5.S.1. USING CHAIN LINKS TO PAY FOR A ROOM [David Singmaster]
The landlord agrees to accept one link per day and the owner wants to
minimise the number of links he has to cut. Some weighing problems in
7.L.2.c and 7.L.3 are phrased in terms of making daily payment, but
these are like having the chain already in pieces.
See the Fibonacci in 7.L.2.c.
Standart Answers:
- Maximal Chain by Counting Method -
By opening n links we get n+1 parts (plus the n open links).
There are 2^(n+1) possible subsets of this parts times
n+1 ways to add open links which gives the total of
(n+1) 2^(n+1) possebilities (including zero). This can
be reached by a chain of length (n+1) 2^(n+1) - 1
which is dissected into parts of length (n+1) 2^k with 0<=k<=n.
Non Standart Answers:
Assume that a chain of length k for every 1<=k<=length(chain)
must be doable with the open links. Then you can reach
links length dissection
0 1 1
1 5 1-(1)-3
2 13 1-(1)-3-(1)-7
3 29 1-(1)-3-(1)-7-(1)-15
4 61 1-(1)-3-(1)-7-(1)-15-(1)-31
n 2^(n+2)-3
References:
E. B. Dynkin, S. A. Molchanov, A. L. Rozental, A. K. Tolpygo;
Mathematical Problems: An Anthology
(Revised english edition by Richard A. Silverman)
Gordon and Breach, New York, 1967
Prob. 5: A six link open-ended bracelet to pay for a room
Rupert T. Gould.
The Stargazer Talks. Geoffrey Bles, London, 1944.
A Few Puzzles _ write up of a BBC talk on 10 Jan 1939, pp. 106-113.
63 link chain with three cuts. On p. 106, he says he believes it is quite
modern _ he first heard it in 1935. On p. 113, he adds a postscript that
he now believes it first appeared in John O'London's Weekly (16 Mar 1935) ??NYS.
Birtwistle.
Math. Puzzles & Perplexities. 1971.
Pp. 13-16. Begins with seven link open-ended bracelet.
Then how big a bracelet can be dealt with using only two cuts? Gets 23.
Then does general case, getting n + (n+1)(2^(n+1) - 1).
Angela Fox Dunn;
Second Book of Mathematical Bafflers. Dover, 1983.
[Selected from Litton's Problematical Recreations, which appeared in 1959-1971.]
Prob. 26, pp. 28 & 176. 23 link case.
Jim Howson;
The Computer Weekly Book of Puzzlers.
Computer Weekly Publications, Sutton, Surrey, 1988, unpaginated.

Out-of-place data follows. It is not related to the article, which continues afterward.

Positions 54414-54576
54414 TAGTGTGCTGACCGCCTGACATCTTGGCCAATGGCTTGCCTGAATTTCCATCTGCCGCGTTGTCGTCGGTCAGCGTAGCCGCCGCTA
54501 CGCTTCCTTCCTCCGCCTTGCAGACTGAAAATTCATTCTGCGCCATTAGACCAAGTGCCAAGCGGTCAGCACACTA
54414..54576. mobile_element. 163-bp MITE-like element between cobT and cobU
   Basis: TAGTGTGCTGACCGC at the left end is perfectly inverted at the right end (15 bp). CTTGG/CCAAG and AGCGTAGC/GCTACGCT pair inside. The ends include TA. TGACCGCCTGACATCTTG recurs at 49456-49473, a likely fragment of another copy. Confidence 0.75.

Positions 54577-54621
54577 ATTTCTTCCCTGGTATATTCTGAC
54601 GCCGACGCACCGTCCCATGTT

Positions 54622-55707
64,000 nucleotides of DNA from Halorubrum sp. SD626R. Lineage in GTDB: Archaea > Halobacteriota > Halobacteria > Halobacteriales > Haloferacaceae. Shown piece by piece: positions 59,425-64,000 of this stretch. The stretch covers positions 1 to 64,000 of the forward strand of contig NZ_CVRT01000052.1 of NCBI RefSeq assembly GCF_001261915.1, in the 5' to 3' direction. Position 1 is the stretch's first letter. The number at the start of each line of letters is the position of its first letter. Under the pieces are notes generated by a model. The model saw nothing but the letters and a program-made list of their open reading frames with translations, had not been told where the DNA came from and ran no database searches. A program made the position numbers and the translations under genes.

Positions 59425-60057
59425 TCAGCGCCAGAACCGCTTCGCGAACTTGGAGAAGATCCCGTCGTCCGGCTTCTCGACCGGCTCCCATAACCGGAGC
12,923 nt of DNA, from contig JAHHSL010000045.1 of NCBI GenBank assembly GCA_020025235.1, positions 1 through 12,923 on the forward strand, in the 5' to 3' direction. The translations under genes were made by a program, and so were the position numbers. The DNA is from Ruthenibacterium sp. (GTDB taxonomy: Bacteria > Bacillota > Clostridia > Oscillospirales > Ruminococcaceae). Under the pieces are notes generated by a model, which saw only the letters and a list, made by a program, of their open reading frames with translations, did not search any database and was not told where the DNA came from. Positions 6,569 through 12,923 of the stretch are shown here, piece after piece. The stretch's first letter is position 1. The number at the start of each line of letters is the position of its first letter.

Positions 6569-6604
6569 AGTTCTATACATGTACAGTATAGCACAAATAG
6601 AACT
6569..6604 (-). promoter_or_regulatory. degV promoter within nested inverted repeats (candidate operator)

[The material comes from his column which started in 1966.]
Prob. 30. Says a 23 link chain need only be cut twice,
giving lengths 1, 1, 3, 6, 12, which make all values up to 23.
Asks for three cuts in a 63 link chain and the maximum length chain
one can deal with in n cuts.
Martin Gardner;
M. Gardner's Sixth Book of Mathematical Games from Scientific American,
Freeman (1971) San Francisco
- 6.4 Gold Links (n-link chain)
general case: (n+1) 2^(n+1) - 1
Heinz Haber (Editor);
Das Mathematische Kabinett, dva, Stuttgart, 1967,
(paperback: Das Mathematische Kabinett Folge 1, dtv 904, 1973, ISBN 3-423-00904-7)
(paperback: Das Mathematische Kabinett, dtv 10121, 1983, ISBN 3-423-10121-0 (selection of 1 and 2))
Bild der Wissenschaft (Math. Kabinett) (Maerz 1966) p241 Problem
Bild der Wissenschaft (Math. Kabinett) (April 1966) p326 Solution
- (1967, Problem 7: p93 and p109-110, Figure 119. The 23 link chain)
nonstandart answer 3 links: 1-(1)-2-(1)-5-(1)-12
it is assumed that one chain with 1<=k<=23 links can be formed.
- (1973, Problem 7: p112 and p132, Figure 119, The 23 link chain)
- (1983, Problem 30: p110 and p134, Figure 128, The 23 link chain)
standart answer 2 links: 3-(1)-6-(1)-12
David Singmaster;
Sources in Recreational Mathematics,
An Annotated Bibliography, 7th Pre. Ed., Oct. 1999
Part II, Sect. 5.S.1. USING CHAIN LINKS TO PAY FOR A ROOM
Rec.Puzzles.Archive
==> logic/chain.p <==
The 21 link case.
- - - - - - - - - - - - - - - - - - - - - - - - - - - - - - - - - - - - - - - -
==> logic/chain.p <==
What is the least number of links you can cut in a chain of 21 links to be able
to give someone all possible number of links up to 21?
==> logic/chain.s <==
Two.
OOO C OOOOO C OOOOOOOOOOO
(where Os are chained unbroken links, and the Cs are the unchained broken links)
And equivalently:
OOO C OOOOOO C OOOOOOOOOO
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